(6) a.   Before raising: _____ seemed [ the children to dance ] .
b.   After raising: [The children]i seemed [ ti to dance ] .

The assumption that the matrix subject position starts out empty is supported by the fact that when seem takes a finite counterpart, this same position is filled by expletive it.

(7)     Itexpl seemed [ that the children danced ] .

Again, for a sentence to count as an instance of raising, the complement clause must be nonfinite, as in (6), since it is only then that the complement subject raises into the matrix clause. (7) contains the same matrix predicate as (6), but the complement subject never moves out of its clause.

The chapter also addresses so-called object control. The difference between subject and object control is illustrated by the contrast between (4a), repeated as (8a), and (8b). In both sentences, the understood agent of the complement verb dance is the discourse entity referred to by the phrase the children. But in (8a), that phrase - the controller - is the matrix subject, whereas in (8b), it appears to be the matrix object.

(8) a.   The children agreed to dance.
b.   We persuaded the children to dance.

The treatment of object control that we present relies on the VP shells introduced in Chapter 7. Specifically, we decompose object control predicates into CAUSE and an appropriate subject control predicate, roughly along the lines of (9).

(9)     We [past] CAUSE [ the children agree [ to dance ] ] .

Notice that the children is not actually an object in (9), but rather the subject of the small clause complement of CAUSE. However, as is customary in the literature, we will continue to use the term 'object control' as a purely descriptive label for sentences like (8b).

A note on terminology. We will refer to the class of (Fregean) predicates to which agree belongs as subject control predicates. Similarly, we refer to the class of predicates like seem as raising predicates, and to the class of predicates like persuade as object control predicates.

The term 'raising predicate' is potentially confusing. It is not the verb itself that undergoes movement. Rather, as schematically indicated in (6) and as we will see in more detail below, it is the complement subject that raises into the matrix clause. A better term for the class of predicates in question would be 'raising triggers.' But we continue to use the term 'raising predicate' because it is standard in the literature.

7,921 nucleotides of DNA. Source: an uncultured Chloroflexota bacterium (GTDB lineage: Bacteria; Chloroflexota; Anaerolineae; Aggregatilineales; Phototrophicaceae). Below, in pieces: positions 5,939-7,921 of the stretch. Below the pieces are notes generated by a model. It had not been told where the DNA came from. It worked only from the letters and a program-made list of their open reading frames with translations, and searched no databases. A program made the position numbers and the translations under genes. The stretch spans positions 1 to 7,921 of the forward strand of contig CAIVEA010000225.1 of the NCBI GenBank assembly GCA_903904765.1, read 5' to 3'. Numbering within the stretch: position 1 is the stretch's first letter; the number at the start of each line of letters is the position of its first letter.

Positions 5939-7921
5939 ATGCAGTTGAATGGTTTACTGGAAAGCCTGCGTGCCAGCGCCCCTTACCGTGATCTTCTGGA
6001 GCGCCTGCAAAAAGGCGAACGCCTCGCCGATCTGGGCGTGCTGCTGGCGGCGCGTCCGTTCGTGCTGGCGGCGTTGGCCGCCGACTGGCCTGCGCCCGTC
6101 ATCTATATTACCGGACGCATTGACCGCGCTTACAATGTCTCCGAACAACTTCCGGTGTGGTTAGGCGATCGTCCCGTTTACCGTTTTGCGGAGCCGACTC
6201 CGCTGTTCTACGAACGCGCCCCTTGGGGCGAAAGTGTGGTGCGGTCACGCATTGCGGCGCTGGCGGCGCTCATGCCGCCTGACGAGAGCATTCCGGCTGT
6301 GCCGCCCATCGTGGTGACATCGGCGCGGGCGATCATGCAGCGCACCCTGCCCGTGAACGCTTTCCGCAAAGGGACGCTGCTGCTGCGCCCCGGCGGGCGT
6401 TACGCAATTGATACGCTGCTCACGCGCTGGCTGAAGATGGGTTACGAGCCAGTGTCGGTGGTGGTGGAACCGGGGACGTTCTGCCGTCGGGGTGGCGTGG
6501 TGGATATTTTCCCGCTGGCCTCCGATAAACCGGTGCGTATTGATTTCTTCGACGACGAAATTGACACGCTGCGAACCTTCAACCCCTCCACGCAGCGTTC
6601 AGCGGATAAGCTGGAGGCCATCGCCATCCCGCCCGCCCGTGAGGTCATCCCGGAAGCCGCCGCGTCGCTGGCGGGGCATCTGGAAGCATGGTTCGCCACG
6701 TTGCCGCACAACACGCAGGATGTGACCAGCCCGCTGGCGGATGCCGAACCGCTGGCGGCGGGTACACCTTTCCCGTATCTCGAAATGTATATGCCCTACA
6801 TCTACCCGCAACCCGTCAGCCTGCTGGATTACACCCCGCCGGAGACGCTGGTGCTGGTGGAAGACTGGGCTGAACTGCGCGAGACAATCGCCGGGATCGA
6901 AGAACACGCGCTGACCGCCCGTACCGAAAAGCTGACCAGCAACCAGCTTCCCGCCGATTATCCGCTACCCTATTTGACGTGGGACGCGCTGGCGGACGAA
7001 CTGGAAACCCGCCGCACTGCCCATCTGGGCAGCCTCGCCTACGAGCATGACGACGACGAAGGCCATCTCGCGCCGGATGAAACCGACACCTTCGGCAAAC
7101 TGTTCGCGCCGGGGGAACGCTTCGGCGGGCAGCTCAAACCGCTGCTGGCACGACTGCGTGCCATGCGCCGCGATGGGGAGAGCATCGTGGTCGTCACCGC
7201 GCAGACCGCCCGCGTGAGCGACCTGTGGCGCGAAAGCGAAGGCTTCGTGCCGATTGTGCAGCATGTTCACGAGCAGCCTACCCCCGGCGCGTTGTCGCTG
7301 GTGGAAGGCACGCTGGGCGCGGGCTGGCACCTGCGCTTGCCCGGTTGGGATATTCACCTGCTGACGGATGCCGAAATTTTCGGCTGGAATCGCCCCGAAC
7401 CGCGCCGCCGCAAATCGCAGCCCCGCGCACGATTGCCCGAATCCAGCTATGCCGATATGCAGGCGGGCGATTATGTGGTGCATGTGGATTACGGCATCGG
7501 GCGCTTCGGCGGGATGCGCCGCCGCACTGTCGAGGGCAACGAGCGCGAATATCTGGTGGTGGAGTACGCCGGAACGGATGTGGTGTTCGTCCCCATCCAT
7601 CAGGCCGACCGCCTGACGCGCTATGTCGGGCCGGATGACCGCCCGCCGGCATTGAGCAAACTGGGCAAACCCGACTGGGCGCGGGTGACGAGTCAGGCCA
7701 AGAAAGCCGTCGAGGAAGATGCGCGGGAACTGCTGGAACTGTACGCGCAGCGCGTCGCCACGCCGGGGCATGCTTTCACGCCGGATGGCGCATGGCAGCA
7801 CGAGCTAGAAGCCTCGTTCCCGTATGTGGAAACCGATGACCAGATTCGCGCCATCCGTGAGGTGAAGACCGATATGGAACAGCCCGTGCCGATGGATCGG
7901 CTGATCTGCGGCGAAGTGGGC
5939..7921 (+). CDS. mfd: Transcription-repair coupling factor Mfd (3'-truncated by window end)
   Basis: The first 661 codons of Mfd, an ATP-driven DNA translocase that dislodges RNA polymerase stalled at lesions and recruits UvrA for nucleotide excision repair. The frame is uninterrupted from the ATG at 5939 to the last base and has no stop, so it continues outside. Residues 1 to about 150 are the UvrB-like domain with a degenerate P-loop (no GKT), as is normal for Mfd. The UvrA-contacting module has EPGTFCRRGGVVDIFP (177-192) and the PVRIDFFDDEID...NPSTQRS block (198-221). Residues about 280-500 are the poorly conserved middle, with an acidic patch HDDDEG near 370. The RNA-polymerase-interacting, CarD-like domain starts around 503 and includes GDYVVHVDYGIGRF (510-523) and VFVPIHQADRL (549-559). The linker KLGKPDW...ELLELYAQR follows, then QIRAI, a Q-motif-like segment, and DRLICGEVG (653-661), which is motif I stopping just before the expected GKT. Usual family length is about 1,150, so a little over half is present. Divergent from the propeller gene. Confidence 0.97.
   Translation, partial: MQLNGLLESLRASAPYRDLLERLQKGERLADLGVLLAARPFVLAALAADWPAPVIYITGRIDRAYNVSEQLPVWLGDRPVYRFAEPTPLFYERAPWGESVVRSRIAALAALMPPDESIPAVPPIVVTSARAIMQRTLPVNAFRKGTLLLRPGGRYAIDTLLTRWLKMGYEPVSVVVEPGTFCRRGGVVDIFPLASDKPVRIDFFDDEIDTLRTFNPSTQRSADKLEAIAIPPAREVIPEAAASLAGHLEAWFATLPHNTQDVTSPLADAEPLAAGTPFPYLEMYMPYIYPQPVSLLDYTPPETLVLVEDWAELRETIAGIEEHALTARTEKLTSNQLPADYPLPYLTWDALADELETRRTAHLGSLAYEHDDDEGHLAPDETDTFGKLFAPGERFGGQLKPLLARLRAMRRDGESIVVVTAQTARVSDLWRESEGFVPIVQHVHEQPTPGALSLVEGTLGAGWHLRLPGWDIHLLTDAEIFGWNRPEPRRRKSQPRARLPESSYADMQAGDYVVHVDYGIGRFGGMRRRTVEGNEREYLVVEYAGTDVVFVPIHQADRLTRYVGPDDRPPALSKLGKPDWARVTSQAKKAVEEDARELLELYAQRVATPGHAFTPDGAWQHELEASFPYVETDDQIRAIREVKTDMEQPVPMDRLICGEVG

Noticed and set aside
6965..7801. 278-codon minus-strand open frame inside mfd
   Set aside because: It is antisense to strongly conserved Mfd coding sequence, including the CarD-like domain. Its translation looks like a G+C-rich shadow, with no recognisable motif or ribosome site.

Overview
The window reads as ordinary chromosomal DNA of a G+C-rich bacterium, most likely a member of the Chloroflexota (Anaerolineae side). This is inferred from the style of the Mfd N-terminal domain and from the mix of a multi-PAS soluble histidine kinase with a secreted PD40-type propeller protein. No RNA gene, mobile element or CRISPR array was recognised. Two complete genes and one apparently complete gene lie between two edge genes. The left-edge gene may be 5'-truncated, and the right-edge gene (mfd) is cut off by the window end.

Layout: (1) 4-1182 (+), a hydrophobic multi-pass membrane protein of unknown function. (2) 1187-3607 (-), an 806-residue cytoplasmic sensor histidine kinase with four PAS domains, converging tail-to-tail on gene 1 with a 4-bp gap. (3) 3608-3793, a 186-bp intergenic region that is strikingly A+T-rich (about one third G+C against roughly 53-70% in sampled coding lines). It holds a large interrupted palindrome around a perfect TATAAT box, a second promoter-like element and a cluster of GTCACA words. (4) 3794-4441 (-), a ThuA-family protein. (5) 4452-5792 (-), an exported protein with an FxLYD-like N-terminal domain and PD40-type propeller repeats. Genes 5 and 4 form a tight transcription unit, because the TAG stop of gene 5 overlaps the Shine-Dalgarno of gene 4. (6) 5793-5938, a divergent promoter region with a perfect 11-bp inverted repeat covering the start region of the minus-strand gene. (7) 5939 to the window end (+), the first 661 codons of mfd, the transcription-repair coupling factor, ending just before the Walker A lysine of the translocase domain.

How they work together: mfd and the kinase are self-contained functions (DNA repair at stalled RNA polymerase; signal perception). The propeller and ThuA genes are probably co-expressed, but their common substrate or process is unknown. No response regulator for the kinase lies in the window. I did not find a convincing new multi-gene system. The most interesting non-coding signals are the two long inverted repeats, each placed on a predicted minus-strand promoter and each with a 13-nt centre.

A leading role in the analysis of nonfinite complementation is played by expletive there. The final section of the chapter shows that expletive there belongs to a larger class of nonthematic subjects.

Selectional restrictions

Before addressing the topics of main concern to us in this chapter, we need to introduce the concept of selectional restrictions. Selectional restrictions are conditions that a (Fregean) predicate imposes on one or more of its arguments, depending on its meaning. For instance, drink imposes a selectional restriction on its theme argument to the effect that the theme argument must refer to a liquid (or an amount of liquid).

(10) a.   Amy drank the { lemonade, #sandwich } .
b. Lukas drank a whole { quart, #piece } .

Elapse selects a subject that refers to an explicitly quantified amount of time.

(11)     { Two hours, the shift, #two liters, #Larry } elapsed without further incident.

The felicitous use of the verb murder requires (among other conditions) that both the agent and the theme arguments refer to humans. By contrast, kill imposes weaker selectional restrictions, requiring only that the agent and theme arguments refer to living beings.

(12) a.   The { paramilitary, #bomb, #avalanche } murdered { her husband, #the olive tree, #her house }.
b. The { paramilitary, bomb, avalanche } killed { her husband, the olive tree, #her house }.